Bitcoin (BTC) became the first real-life manifestation of the blockchain concept in 2009 when a group of programmers unveiled the open-source software under the name Satoshi Nakamoto. This quickly had the global tech community frothing with excitement. The many potential benefits for the future of digital transfers, particularly regarding payments, was now clear to see.
The very essence of Bitcoin – and indeed blockchain per se – is that transactions take place between users directly, without an intermediary. The transactions are verified by network nodes and recorded in a public ledger, again available for all to see – and this is the ‘blockchain’. Because of this, bitcoin is also referred to as a decentralized digital currency – and is the first of many!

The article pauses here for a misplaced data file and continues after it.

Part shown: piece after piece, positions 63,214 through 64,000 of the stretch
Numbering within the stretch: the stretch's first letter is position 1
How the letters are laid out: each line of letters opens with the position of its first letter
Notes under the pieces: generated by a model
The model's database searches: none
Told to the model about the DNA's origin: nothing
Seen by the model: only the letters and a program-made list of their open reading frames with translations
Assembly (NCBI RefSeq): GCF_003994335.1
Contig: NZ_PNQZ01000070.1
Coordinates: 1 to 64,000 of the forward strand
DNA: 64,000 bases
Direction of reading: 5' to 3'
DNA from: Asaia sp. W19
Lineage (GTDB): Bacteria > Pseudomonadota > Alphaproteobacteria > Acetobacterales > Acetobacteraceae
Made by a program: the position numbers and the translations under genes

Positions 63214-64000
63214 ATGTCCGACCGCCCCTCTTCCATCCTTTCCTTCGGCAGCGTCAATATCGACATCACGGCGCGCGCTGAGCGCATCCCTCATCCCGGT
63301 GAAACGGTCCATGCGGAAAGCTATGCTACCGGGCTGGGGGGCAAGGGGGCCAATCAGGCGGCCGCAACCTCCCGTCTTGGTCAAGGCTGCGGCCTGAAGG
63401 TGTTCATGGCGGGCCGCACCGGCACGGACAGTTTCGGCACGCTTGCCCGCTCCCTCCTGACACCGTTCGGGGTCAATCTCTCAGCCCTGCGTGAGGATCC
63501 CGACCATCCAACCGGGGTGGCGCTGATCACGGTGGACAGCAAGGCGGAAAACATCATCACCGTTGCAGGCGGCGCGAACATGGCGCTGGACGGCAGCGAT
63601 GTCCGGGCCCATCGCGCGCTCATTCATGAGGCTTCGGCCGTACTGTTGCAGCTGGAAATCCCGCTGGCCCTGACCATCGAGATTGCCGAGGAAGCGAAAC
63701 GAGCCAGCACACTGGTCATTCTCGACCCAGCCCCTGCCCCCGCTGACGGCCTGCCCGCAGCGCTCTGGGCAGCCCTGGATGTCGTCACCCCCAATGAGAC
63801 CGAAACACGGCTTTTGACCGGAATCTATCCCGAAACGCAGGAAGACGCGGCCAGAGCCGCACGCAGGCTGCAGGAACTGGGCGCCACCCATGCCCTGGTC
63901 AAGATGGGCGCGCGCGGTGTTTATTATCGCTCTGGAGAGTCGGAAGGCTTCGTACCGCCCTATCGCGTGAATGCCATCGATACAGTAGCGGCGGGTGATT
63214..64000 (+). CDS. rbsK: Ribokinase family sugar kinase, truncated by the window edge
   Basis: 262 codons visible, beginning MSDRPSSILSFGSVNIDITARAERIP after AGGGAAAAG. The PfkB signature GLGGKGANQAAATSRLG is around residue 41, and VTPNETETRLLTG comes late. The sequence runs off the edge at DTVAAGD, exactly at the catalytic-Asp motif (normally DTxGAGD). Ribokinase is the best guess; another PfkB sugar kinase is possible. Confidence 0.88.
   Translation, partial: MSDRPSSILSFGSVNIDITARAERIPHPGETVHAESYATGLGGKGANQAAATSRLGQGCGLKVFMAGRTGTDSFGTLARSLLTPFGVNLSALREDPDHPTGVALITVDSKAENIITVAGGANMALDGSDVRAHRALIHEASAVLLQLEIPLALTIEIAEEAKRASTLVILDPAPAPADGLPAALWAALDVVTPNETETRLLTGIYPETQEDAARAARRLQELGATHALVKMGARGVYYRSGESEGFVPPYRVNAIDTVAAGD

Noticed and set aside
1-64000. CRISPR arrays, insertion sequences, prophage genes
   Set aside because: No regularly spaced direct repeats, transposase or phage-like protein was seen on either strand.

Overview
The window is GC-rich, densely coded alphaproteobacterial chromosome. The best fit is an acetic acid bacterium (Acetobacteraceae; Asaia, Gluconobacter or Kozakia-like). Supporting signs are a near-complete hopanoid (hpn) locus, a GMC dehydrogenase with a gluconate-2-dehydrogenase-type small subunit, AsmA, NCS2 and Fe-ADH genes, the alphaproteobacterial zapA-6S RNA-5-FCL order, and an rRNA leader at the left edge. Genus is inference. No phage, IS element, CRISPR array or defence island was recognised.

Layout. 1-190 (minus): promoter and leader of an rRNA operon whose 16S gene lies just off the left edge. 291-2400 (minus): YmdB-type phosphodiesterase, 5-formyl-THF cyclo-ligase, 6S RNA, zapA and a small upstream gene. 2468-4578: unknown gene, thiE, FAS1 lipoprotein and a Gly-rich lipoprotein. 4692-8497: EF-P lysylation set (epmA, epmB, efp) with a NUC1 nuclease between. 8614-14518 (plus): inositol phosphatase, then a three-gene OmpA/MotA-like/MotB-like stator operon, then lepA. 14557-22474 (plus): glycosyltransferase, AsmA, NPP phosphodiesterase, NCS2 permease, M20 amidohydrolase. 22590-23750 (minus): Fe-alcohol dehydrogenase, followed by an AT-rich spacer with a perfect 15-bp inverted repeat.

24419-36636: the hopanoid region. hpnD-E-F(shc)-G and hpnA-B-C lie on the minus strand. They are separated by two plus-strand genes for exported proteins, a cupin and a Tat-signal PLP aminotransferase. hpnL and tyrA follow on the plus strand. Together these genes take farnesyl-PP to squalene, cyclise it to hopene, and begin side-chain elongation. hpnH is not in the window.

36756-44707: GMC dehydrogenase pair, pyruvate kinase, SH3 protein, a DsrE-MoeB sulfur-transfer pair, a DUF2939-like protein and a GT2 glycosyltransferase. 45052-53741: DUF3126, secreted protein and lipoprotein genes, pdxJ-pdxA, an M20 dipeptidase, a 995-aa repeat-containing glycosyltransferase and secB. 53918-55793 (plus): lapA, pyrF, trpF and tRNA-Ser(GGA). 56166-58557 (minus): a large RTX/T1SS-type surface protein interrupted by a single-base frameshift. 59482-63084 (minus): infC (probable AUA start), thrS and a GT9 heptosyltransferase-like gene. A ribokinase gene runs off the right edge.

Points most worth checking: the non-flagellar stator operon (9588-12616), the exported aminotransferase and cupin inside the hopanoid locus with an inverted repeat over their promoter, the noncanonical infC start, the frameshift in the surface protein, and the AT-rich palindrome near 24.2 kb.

Nobody owns the Bitcoin network much like no one owns the technology behind email or the Internet. Bitcoin transactions are verified by Bitcoin miners. All users need to work to the same software and operational rules, making Bitcoin a true democracy.
Bitcoin is no longer a scientific, technological brainwave. Far from it. Bitcoin has genuine, transferable value. It can be exchanged for other currencies, products and services in legal markets. There are thousands of ATMs across the world. In some places you can use Bitcoin to pay for your groceries and even your university fees.
Bitcoin has also been arguably the investment sensation of the past decade. Available for just a few cents in 2009 it has been trading for thousands of US dollars this year.There’s no doubt Bitcoin has earned some people a lot of money. It has become the centre of many an online trader’s strategy in recent years. Its volatility as an investment asset and explosive growth as a technical innovation make it incredibly attractive to day-traders.